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Research Brief: Thoughts on the Soil Health Metaphor

In this series, we summarize soil health resources and research from across the country. Thank you to Derek Hilfiker of Virginia Tech for this write-up!


H. H. Janzen, Janzen, D. W. and Gregorich, E. G. (2021) The ‘soil health’ metaphor: Illuminating or illusory? Soil Biology and Biochemistry 159 p. 108167 https://doi.org/10.1016/j.soilbio.2021.108167

 

            In the article entitled “The ‘soil health metaphor: Illuminating or illusory?”, Janzen et al. discusses the use of the soil health metaphor in public and scientific discourse. The authors first acknowledge that metaphors have long been used in science to help make abstract concepts easier to understand but can also make concepts vague and difficult to quantify numerically. Soil health is not immune from being simultaneously helpful and vague. While soil health elicits a strong response from audiences due to the connotations of the word “health”, the use of the word “health” also leads to confusion on what constitutes a healthy soil. As one typically associates the word “health” with human health, the association of soil health with human health manifests naturally. This association leads to assumptions that soil health can be measured through a host of universal tests much in the same way human health can be measured. Unfortunately, this is not the case with soil.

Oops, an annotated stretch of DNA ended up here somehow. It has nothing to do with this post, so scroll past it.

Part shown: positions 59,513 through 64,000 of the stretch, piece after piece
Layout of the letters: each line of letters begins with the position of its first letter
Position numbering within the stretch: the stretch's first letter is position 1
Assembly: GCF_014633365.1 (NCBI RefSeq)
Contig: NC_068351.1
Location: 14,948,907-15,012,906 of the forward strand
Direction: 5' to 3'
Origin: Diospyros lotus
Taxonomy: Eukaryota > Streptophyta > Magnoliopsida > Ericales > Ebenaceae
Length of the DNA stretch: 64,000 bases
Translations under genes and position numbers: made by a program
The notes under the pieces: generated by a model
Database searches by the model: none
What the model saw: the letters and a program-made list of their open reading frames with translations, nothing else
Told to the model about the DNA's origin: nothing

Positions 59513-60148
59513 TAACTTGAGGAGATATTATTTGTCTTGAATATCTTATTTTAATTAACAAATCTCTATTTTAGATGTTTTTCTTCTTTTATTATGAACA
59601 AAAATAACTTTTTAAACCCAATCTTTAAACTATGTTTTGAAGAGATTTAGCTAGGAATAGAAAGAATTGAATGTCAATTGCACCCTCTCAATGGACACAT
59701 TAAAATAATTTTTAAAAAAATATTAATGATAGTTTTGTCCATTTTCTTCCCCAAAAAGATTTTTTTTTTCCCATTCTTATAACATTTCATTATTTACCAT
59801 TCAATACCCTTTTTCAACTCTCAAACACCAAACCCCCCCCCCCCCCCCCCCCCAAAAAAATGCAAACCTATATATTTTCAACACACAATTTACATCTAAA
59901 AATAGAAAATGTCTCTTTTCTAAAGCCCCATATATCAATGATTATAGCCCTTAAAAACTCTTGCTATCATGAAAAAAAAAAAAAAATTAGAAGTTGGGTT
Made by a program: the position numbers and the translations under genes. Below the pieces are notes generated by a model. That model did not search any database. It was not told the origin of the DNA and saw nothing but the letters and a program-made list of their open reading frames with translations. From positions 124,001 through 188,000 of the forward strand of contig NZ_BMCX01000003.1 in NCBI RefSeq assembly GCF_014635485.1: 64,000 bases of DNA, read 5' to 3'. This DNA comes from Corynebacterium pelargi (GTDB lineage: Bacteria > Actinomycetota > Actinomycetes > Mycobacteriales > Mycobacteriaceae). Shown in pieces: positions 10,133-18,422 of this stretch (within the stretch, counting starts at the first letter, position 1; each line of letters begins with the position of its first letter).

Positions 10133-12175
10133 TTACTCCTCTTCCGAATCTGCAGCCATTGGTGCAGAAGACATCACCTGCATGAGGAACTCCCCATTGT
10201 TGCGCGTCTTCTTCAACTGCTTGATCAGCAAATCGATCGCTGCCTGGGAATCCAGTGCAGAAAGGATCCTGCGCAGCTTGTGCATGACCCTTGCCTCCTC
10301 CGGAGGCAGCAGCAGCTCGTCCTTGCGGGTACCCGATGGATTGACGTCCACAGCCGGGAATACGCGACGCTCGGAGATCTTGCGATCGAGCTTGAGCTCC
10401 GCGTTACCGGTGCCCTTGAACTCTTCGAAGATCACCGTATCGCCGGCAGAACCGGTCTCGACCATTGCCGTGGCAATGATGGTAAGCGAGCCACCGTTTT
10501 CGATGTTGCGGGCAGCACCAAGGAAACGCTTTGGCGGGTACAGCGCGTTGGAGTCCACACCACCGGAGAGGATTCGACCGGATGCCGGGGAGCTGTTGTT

Soil is incredibly diverse and serves numerous functions that vary with time, space, and personal perspective. One person might view a healthy soil as being able to support many different wildlife species, while a different person might view the same soil as healthy only if it can produce 200-bushel corn. These two different views are not inherently wrong but highlight how soil health innately depends on personal perspective. Due to how divergent views on what soil health is can be, it is important that those promoting soil health practices clearly define what soil health is for the system being described and be willing to take input from various stakeholders in forming the definition. As the Virginia Soil Health Coalition is advocating for soil health from an agricultural perspective, it is important we continue to clearly state the framework the soil health practices we suggest fit into and how they will help producers create healthier soil. If we continue to do this, our messaging will lead to the continued adoption of practices that increase soil health from an agricultural perspective.  



Dr. Henry Janzen presents at the Virginia Soil Health Coalition Quarterly Meeting on September 15th, 2022.

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